Monday, August 10, 2009

Skyline Byline

As I hinted at in my previous post, I decided to jump into a 50K race in order to kick-start myself back into training mode. Similar to last year, I was able to add the Skyline 50K to my schedule at the last minute. In fact, I added it at the very last minute signing up on race day. It sort of felt old school handing over a check and signing the waiver that morning--well, except for the fact that I had contacted the RD on Facebook the day before to make sure there were openings.

Skyline is a classic race that has been around in one form or another for 28 years held on the 1st Sunday in August. It was originally a point-to-point course starting from Tilden Park in Berkeley, but now begins and ends at Lake Chabot in Castro Valley. It travels through Chabot and Redwood parks sharing as few trails on the out and back sections as possible making it more or less a loop course (really a figure-8 to be exact). It has a lot of similarities to the beginning and ending sections of the Dick Collins' Firetrails 50. In fact, it is probably an excellent training run for that race if you are approaching it as your first 50 miler.

Despite all of this as well as the fact that it is part of the PA/USATF Ultra Grand Prix, the race does not fill up. I think that this has as much to do with timing as anything. By August, most experienced ultra-runners are just recovering from or preparing for their big summer races. Most people in the area new to the sport have chosen one of the popular early season 50Ks as their first race and/or may now be focused firmly on the 50 mile distance. It is popular among long-timers in the sport--long being a preferable adjective to old now that I am closer to 60 than 20. At my count there were 15 (of 122) finishers over the age of 60 at this year's race and one finisher, Bill Dodson, finishing 74th at the age of 74. With a finishing time of 5:52 he bested a few folks half his age.

My personal goal going into this race was not much more ambitious. In fact, since I hadn't run longer than 14 miles in over a month, I stated that anything under 6 hours was fine with me. Just as I did last year, I started out slow on the rolling paved section along the lake. In fact, I continued keeping the pace easy just cruising and chatting. Starting my races at an easy pace is something I have been working on. Ohlone was a good test earlier this year as I noted that each year I have run it, I have tried to go slower up the initial ascent, but always ended up reaching the peak around the same time. It is difficult to convince oneself of it mentally, but the fact is you loose so much less time taking it easy in the early miles of a race than you do if you are forced to slow down in the latter miles.

I look at it this way. Slowing just 30 seconds per mile during the initial miles can feel like an easy jog yet will only add an extra few minutes to the first hour or so of running. However, late in an ultra, the difference between an easy pace may and a solid one may end up being many minutes per mile. Not only will this eat up much more time, but it the mental impact of being forced (rather than choosing) to slow down creates a cumulative effect. This fact becomes more important the longer the race. However, it is still difficult to slow youself abnormally when everyone around you is blazing out of the gates. It takes practice.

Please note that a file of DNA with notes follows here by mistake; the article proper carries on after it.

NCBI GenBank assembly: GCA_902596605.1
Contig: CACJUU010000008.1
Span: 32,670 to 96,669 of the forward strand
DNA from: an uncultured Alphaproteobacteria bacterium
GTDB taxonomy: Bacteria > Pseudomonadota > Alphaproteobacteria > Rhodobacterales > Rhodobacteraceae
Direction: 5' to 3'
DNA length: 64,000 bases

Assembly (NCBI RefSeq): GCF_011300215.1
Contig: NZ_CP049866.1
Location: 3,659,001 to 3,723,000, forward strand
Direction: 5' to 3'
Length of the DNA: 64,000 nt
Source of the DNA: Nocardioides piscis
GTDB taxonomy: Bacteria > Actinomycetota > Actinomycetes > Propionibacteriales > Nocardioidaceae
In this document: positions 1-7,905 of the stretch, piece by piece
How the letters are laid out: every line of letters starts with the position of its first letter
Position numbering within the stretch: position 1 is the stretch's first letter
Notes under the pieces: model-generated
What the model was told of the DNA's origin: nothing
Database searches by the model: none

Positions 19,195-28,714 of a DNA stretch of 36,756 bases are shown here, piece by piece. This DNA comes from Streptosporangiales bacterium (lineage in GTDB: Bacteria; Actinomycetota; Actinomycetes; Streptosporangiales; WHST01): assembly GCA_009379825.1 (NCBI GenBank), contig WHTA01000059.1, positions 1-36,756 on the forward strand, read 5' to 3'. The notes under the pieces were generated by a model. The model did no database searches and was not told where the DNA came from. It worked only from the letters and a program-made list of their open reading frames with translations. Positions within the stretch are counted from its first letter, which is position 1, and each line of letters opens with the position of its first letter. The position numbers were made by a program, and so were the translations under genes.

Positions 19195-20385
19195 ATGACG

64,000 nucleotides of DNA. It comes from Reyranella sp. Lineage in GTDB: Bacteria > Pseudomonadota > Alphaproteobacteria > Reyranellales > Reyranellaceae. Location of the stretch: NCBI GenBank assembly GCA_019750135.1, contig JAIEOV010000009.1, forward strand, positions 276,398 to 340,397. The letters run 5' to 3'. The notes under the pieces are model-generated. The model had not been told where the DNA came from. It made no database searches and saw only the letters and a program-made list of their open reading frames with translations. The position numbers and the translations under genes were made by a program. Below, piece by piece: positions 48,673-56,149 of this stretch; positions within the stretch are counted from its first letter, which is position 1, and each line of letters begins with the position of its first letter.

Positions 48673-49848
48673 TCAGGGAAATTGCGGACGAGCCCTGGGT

This strategy paid off well for me in this race, as I ran well behind my normal pace at start hanging way back in the field. As the race went on, I passed more and more people, but my paced remained as close to constant as possible. A look at the splits reveals some interesting facts. At the first aid station there were more than 20 people ahead of me who would eventually finish behind me. By the last aid station, there was pretty much nobody behind me who finished ahead of me. My average pace at the first aid station was just over 9.5 minutes per mile, my average pace at Skyline Gate (mile 14.4) was 9.86 and my final average for the race was 9.79. I believe that is as consistent a race as I have ever run.

Once again the Skyline 50K was an excellent addition. I went in just planning a training run, but came out with my third fastest 50K time at 5:10:28. It was a beautiful day with cool, cloudy conditions for all but the final 2 miles around the race when the sun came out and stuck around for the BBQ. I had a great time and the race topped off my first 60+ mile, post-States week. It definitely served its purpose of putting me back on the training track.

2 comments:

Drs. Cynthia and David said...

This post just showed up on my reader, two weeks later!

good pacing job. I think you're right, but holding yourself back is pretty hard, esp when you already know you're slow. Maybe it gets easier as you gain confidence and experience.

I was impressed that you did so well on so little training. I guess that really goes to show that taking a break can do your body (and performance) a world of good! (once you're well trained anyway)

Cynthia

Eudemus said...

Cynthia, it definitely is hard to hold yourself back. Running 100s helps because it is the one time when you absolutely know there is no chance of being able to hold your starting pace. Also, I think you are right about the training. My experience says that we don't loose endurance that fast if we have been running for a long time. It's also why I was able to come back from my 2-month injury at the beginning of the year relatively quickly.